Miis have been a big part of Nintendo's recent history, so it was only a matter of time before their arrival in Super Smash Bros. They can be created by using any Mii that's stored on the system and come in three distinct classes: Brawler, Swordfighter and Gunner. There are three variants of the four special moves for each class and a plethora of costumes and headgear to personalise one's Mii fighter. On top of all that, up to three badges can be equipped that change power, defence and speed, or provide other special effects. It's surprisingly fleshed out for what could have ended up as a simple cameo appearance, and the three types of Mii fighters are very fun to play as, too. Customisation isn't limited to just Miis, either. Each character has special move variants and badge slots that allows players to shape their favourites the way they want.

Screenshot for Super Smash Bros. for Nintendo 3DS on Nintendo 3DS

The package contains a number of different modes in addition to regular Smash matches. Classic mode is made up of several fights with a boss at the end, but this time it's possible to choose between two or three paths when moving on to the next challenge. Picking the harder options yields a higher score and more gold, but the real highlight here is the Intensity meter that was introduced in the brilliant Kid Icarus: Uprising. It allows players to adjust the difficulty on a scale of 0-9 by betting gold, with better rewards making harder playthroughs worthwhile. Speaking of which, the AI of enemies is a big improvement over previous titles and plays much more like skilled human opponents would.

All-Star mode also makes a return and is set up in a slightly educational manner this time around, as Nintendo's characters are put into groups based on the time period they were introduced in. It's a cool little detail for long-time fans that also provides a quick lesson for those unfamiliar with Nintendo's history, all without detracting from the actual game. The Home-Run Contest is also included, where the goal is to deal as much damage as possible to a sandbag, before launching it with a baseball bat. Target Blast works similarly, except the sandbag is replaced by a bomb that has to be launched into targets to set off a chain reaction and score points.

The big new mode - exclusive to the Nintendo 3DS version - is called Smash Run. The objective is to gather stat boosts by traversing a big map and defeating various enemies taken from the featured franchises for five minutes, before a final showdown, which can be a regular battle, or a challenge involving climbing or running, among other things. It's a good change of pace that also serves as a great way to unlock more collectibles, such as trophies, custom moves, outfits for the Mii fighters and powers that can only be used in Smash Run. While this mode can be played with up to three other players via local wireless, it sadly doesn't support online play.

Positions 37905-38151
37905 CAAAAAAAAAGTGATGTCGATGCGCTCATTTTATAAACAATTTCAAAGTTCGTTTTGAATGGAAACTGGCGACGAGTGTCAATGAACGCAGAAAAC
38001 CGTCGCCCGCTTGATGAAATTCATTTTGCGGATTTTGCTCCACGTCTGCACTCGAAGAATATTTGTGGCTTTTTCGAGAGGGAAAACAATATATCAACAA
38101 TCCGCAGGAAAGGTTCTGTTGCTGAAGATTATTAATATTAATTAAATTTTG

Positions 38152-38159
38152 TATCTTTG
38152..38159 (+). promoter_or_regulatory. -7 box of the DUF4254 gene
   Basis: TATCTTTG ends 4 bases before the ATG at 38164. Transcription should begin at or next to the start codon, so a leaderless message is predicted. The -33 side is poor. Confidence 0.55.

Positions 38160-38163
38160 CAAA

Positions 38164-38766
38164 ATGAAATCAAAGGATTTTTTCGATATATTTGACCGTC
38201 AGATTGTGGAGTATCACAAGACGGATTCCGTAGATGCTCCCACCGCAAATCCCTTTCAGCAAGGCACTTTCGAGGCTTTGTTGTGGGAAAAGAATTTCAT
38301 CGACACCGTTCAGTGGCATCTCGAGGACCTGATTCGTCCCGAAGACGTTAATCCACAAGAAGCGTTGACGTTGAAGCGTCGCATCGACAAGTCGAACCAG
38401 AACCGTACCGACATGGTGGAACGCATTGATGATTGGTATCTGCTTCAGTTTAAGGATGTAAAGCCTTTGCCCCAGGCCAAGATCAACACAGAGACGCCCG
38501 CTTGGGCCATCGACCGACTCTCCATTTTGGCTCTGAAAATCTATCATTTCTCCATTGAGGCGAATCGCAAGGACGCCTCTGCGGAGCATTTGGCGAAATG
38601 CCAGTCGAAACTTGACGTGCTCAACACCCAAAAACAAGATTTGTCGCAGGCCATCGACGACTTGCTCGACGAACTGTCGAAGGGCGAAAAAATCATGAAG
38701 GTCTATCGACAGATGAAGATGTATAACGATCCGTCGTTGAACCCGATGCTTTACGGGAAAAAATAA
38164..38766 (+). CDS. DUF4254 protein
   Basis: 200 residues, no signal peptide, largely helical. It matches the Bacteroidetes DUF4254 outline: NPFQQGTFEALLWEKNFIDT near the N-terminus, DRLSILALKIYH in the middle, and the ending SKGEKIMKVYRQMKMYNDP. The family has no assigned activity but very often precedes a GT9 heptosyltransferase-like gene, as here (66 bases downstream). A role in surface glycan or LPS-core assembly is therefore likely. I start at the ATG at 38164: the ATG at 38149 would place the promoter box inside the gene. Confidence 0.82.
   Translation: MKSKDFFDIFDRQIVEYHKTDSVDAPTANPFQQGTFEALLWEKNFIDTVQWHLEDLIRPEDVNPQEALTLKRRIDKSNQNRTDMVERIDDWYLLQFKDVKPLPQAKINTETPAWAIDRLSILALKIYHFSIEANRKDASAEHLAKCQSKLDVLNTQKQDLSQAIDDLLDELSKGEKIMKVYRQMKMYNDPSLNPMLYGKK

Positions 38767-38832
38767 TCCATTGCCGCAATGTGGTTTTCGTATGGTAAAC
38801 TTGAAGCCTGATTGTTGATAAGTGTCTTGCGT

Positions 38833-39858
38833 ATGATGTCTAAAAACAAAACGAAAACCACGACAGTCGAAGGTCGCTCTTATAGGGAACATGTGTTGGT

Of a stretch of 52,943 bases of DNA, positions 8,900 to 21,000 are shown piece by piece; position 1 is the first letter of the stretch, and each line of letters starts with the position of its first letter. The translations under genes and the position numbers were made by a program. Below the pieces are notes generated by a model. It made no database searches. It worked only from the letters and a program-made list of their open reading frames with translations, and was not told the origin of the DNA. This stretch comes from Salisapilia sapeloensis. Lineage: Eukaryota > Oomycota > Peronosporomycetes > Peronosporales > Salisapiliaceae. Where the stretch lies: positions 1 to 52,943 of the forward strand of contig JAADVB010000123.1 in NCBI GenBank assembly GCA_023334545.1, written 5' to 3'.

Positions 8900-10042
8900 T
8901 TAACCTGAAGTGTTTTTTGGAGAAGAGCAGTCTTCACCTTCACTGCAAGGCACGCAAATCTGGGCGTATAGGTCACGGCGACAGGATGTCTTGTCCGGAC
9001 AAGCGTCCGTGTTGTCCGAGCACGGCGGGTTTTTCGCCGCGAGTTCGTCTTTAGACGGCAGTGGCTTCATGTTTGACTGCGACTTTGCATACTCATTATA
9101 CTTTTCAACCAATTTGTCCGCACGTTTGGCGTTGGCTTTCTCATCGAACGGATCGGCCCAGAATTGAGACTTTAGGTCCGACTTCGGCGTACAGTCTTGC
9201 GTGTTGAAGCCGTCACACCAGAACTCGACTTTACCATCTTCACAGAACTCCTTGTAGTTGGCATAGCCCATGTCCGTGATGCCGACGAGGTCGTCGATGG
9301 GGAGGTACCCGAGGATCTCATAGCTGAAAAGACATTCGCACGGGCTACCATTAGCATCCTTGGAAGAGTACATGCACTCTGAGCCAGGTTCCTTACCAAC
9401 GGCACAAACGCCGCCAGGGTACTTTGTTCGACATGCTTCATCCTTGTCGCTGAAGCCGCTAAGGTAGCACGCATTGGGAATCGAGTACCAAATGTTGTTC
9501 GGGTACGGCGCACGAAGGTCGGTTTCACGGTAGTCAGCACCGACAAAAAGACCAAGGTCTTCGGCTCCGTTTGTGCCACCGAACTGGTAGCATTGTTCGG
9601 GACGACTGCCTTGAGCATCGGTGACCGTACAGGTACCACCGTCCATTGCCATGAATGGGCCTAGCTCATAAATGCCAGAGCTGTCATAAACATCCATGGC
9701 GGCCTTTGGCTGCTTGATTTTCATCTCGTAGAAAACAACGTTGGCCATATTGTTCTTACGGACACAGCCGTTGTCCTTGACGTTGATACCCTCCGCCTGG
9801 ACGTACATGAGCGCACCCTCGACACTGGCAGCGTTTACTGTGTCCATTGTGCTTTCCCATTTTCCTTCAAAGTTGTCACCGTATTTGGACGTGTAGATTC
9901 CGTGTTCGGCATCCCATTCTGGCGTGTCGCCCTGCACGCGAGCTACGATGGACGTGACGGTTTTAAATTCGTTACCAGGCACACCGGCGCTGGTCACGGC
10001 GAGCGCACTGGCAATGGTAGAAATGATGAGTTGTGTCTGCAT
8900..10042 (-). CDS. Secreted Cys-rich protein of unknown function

Screenshot for Super Smash Bros. for Nintendo 3DS on Nintendo 3DS

Super Smash Bros. is known for its high amount of unlockable collectibles and this instalment doesn't disappoint in that regard. It contains hundreds of trophies - more than its predecessor Super Smash Bros. Brawl - hundreds of custom special moves and a lot of gear to customise the appearance of Mii fighters. These things can be obtained in many ways, but they're most commonly obtained while playing Classic mode, Smash Run or Trophy Rush, the latter of which is a mini-game where falling boxes need to be destroyed in order to earn trophies and custom parts. On top of all these collectibles, there are dozens of challenges that can be completed to see amusing screenshots and obtain extras such as trophies or soundtracks. There are also some stages and characters that have to be unlocked, but it doesn't take too long to obtain all of them.

While there is a lot to do and unlock, multiplayer is where the game - just like previous iterations - really shines. The online experience is a far better one than Super Smash Bros. Brawl's, but it should be noted that performance is very dependent on the Internet connection of all participants. For example, random matches can range from perfectly fine to completely unplayable. Of course, the game also just came out worldwide at the time of writing, so a big influx of players could also play a part in the variable online performance. One big improvement is that there is almost no input lag, something that was common in the previous title even when everything ran well.